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Home Construction Rises

[Aug 2, 2007.]


The troubled housing industry received some positive news recently with a report that new home construction increased 2.3% in June. However, enthusiasm was dampened by the fact that the new construction rate in May was revised downward.

As a result, the U.S. housing market remains in the midst of tough times.

According to figures released by the U.S. Commerce Department, housing starts in June increased to a seasonally-adjusted rate of 1.467 million houses. Unfortunately, the rate is a dismal 19.4% lower than last year's rate. The decline in the rate demonstrates that the American housing market is suffering through a serious downturn.

Meanwhile, the original May home building rate was 1.474 million houses—a figure that has been revised to 1.434 million. The decline in demand for new homes mirrors a decline in demand for existing homes.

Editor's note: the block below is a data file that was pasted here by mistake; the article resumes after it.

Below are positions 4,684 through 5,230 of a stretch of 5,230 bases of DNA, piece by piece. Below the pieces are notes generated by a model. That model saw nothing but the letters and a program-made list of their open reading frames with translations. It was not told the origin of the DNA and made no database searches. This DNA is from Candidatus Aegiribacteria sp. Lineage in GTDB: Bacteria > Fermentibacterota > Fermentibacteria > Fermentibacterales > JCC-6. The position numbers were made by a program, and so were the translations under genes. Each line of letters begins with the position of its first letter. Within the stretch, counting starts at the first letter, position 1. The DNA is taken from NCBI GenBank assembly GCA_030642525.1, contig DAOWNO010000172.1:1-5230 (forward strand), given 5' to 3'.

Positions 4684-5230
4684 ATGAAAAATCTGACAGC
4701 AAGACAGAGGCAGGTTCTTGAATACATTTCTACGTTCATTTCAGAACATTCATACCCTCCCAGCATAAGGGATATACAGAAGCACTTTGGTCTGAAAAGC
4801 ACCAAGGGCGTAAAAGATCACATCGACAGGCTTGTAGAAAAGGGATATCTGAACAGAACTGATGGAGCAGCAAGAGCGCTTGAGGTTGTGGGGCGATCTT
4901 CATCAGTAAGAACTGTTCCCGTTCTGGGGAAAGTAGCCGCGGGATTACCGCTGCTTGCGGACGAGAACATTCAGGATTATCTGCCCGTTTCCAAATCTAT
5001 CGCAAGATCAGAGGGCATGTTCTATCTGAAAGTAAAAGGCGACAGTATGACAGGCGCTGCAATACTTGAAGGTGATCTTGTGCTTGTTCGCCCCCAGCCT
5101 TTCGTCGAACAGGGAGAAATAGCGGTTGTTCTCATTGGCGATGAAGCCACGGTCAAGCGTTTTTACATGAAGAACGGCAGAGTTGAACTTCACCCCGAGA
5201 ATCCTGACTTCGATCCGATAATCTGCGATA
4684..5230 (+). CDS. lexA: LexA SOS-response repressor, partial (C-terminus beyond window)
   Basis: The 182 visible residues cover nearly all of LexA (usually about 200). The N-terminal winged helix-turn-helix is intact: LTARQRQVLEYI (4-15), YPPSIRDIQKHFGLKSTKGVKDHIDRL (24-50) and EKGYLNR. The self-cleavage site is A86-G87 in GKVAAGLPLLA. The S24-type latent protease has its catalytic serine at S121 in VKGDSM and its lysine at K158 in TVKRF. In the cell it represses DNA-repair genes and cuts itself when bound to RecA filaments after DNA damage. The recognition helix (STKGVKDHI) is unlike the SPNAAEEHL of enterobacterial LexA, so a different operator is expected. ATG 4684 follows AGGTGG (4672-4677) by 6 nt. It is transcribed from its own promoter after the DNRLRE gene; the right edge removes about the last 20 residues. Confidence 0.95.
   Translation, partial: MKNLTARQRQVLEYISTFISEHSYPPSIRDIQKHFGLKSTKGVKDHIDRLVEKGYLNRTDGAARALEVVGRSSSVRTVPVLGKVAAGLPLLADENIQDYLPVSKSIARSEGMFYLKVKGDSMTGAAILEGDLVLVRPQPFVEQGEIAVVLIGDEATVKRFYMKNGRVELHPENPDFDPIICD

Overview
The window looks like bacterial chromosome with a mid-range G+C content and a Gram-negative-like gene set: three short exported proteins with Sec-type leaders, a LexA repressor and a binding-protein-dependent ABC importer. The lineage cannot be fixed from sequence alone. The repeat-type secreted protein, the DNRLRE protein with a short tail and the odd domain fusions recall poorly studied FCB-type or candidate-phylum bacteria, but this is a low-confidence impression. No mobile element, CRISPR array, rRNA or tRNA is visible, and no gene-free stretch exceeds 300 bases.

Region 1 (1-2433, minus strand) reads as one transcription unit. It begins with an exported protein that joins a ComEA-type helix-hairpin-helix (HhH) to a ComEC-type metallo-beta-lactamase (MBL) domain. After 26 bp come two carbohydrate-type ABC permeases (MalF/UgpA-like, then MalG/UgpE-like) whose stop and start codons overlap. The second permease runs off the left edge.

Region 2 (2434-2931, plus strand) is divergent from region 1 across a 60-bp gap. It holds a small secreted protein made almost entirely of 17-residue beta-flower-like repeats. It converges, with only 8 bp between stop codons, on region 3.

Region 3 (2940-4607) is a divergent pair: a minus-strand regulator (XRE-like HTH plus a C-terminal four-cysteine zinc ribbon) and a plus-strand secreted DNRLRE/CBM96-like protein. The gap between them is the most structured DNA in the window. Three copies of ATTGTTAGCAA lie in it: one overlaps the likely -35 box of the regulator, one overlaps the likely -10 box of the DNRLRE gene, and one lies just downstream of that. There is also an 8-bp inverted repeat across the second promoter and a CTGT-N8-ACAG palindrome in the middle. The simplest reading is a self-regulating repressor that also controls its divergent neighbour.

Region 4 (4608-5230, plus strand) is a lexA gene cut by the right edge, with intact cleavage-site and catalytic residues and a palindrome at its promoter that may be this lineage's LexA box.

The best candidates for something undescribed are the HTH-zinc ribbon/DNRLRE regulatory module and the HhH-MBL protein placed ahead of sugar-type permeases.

Still, according to many realtors, the new housing market is faring better than the market for existing homes. That appears to be because homebuilders are offering prospective homebuyers some fabulous "goodies" for purchasing now.

For instance, in Washington, builders have been throwing parties for homebuyers—complete with drinks and celebrity guests. In addition, builders are offering homebuyers a break on transaction costs in an attempt to sweeten deals.

Meanwhile, according to government figures, housing permits dropped 7.5% to an annual rate of 1.406 million units in June. Forecasters had expected a rate of 1.490 million last month.

Observers are increasingly pessimistic about a rebound in the housing market anytime soon. In fact, some experts are predicting that the market will not improve in 2007—and they are only cautiously optimistic about 2008. Of course, there are those who say that negative media reports about the housing market have worsened the situation, leading to a lack of consumer confidence. When the housing market will actually recover remains anyone's guess.

Julie Ann Amos
August 2nd 2007

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